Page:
Several Boston-area news outlets are reporting that Democratic Massachusetts Gov. Deval Patrick will take on a high-profile role in President Obama’s re-election campaign.
The reports suggest that Patrick, who is the state’s first African-American governor, could be considered for everything from “lead surrogate” to campaign co-chairman. This has largely silenced earlier speculation that Patrick would take over as the head of the Democratic National Committee should its current chairman, Tim Kaine, step down to run for U.S. Senate in Virginia.
During the 2010 cycle, then–White House Senior Advisor David Axelrod frequently cited Patrick’s  re-election campaign as a key bellwether of just how strong the GOP wave in 2010 would be. Both Axelrod and Obama’s 2008 campaign manager, David Plouffe, were consultants on Patrick’s 2006 gubernatorial campaign.
In 2010, Patrick defeated Republican Charlie Baker 48 percent to 42 percent. (“Un-enrolled” conservative Democrat Tim Cahill took 9 percent of the vote—splitting the anti-incumbent vote with Baker.) This was something of a comedown for Patrick from 2006, when he defeated former Republican Lieutenant Governor Kerry Healey 55 percent to 35 percent.
In a piece in The New Republic last December, Noam Scheiber reported on the Obama staff’s admiration for the Patrick campaign, which helped the governor rally back from disappointing poll numbers without resorting to a contrived image-reinvention campaign.
Kenneth Cosgrove, an assistant professor of government at Boston’s Suffolk University, says that featuring Patrick prominently could bring a number of benefits to Obama’s re-election effort. First, the addition of another African-American to the Obama campaign’s senior staff could help rally black voters and push their turnout numbers close to where they were in 2008. Second, Patrick has strong ties to key figures in Obama’s world—his years of experience working with Plouffe and Axelrod mean that he will require minimal training before he can hit the road running. Third, Patrick is an excellent manager.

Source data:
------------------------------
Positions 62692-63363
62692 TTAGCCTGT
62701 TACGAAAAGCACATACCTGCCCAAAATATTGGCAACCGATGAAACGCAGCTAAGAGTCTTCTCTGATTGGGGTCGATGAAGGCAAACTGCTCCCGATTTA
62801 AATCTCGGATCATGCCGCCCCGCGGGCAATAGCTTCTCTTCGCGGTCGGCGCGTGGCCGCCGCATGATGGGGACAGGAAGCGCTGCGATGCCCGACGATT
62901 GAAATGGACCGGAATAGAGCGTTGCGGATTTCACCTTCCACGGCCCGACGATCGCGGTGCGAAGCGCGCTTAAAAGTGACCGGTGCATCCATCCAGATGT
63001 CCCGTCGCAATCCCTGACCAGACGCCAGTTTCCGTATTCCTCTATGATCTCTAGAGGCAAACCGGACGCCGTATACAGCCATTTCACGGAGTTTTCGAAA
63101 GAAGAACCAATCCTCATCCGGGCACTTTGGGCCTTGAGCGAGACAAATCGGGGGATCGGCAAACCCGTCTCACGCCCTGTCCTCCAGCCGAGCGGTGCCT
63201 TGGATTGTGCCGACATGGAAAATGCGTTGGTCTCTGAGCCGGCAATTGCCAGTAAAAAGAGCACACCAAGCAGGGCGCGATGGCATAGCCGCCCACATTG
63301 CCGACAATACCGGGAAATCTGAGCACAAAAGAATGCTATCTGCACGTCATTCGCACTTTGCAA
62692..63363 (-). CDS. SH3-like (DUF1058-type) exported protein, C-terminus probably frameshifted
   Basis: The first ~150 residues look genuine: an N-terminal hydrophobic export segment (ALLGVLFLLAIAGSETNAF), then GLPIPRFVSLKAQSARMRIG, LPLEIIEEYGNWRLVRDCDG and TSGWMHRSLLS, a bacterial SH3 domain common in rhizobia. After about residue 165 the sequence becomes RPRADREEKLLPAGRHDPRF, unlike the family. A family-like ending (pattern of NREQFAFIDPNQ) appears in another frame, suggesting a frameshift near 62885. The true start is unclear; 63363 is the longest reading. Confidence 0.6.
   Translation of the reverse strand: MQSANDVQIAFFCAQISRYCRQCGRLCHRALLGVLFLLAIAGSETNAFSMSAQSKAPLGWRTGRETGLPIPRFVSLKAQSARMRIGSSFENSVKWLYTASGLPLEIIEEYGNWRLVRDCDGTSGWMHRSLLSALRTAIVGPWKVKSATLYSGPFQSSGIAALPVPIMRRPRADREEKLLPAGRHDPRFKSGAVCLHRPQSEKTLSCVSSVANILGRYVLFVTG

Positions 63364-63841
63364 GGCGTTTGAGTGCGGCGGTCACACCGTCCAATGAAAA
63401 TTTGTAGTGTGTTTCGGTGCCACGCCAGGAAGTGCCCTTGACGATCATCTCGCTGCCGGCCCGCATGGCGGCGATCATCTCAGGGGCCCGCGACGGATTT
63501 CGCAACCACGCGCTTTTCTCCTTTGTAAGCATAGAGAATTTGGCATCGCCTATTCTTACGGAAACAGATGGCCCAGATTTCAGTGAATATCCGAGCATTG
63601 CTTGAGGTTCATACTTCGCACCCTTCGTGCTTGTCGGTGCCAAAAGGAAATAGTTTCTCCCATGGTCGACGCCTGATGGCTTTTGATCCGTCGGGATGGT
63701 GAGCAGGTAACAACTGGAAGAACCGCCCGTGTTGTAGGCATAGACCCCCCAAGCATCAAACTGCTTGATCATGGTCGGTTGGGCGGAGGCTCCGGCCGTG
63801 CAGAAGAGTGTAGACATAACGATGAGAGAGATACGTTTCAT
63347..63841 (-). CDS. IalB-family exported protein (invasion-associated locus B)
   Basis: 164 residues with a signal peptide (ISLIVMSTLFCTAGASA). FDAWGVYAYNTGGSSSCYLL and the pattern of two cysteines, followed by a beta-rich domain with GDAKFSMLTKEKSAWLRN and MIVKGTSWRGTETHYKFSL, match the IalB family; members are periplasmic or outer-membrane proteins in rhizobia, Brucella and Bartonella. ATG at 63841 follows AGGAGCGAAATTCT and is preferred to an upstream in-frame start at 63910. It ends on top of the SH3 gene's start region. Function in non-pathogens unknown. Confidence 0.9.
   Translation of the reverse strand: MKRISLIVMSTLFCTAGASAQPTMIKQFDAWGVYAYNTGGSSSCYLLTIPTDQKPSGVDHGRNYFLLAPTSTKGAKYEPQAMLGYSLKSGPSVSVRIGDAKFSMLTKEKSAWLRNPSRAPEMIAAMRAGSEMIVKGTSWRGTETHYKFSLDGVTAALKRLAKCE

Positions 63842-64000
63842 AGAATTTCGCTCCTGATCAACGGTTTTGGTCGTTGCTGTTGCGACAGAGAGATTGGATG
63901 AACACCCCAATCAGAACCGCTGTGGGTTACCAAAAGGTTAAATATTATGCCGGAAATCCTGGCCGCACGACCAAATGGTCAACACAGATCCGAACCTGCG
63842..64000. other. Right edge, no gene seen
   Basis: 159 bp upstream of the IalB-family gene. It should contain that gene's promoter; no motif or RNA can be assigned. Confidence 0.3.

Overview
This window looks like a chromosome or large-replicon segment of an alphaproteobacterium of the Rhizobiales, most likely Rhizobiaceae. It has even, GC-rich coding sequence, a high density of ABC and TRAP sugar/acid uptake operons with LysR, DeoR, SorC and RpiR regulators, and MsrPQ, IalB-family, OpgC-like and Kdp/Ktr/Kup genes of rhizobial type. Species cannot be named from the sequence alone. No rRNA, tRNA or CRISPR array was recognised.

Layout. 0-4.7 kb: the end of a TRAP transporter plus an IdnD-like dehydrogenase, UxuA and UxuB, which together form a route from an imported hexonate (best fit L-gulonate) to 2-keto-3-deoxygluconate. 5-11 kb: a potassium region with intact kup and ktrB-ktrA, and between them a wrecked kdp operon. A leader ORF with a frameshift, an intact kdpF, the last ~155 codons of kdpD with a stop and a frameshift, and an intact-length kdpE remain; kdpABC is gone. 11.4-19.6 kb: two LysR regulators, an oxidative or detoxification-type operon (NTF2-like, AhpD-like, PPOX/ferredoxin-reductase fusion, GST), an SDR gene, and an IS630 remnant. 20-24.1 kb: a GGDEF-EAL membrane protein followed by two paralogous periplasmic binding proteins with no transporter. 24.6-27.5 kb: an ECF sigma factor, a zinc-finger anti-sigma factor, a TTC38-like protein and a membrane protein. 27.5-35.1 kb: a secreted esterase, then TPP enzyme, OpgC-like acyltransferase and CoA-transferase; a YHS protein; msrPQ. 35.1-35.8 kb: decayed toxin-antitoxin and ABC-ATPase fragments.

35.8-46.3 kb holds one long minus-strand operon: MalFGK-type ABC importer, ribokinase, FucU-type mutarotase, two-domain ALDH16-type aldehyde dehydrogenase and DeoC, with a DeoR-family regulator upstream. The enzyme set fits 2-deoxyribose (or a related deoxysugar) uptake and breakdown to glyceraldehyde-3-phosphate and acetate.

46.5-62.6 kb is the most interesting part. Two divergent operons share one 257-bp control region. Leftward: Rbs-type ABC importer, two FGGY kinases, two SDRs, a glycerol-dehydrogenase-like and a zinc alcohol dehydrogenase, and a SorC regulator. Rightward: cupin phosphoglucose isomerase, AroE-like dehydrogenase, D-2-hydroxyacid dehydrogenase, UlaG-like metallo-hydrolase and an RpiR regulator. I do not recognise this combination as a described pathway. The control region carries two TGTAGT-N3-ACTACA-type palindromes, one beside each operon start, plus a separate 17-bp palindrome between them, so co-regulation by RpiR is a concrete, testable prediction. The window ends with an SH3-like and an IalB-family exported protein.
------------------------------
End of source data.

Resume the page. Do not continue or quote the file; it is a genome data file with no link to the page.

“The thing that Patrick can do is present Obama as reasonable and patient,” says Cosgrove. “[Patrick] did not position himself in 2010 as a liberal or a progressive; he positioned himself as an effective manager.” Cosgrove believes that Obama has been trying to recast himself in this fashion after spending the first two years of his term as a movement leader.
Are there any downsides to adding Patrick to the Obama team? “The only thing that the Republicans can make hay out of here is that Patrick presided over a liberal state, which is true,” says Cosgrove, who notes, however, that anything Patrick can do to help change the topic from healthcare reform, economic stimulus and persistently high unemployment makes him a good addition to the campaign team. “If [2012] becomes about healthcare and jobs, Democrats will not win those arguments,” says Cosgrove.
 Noah Rothman is the online editor at C&E. Email him at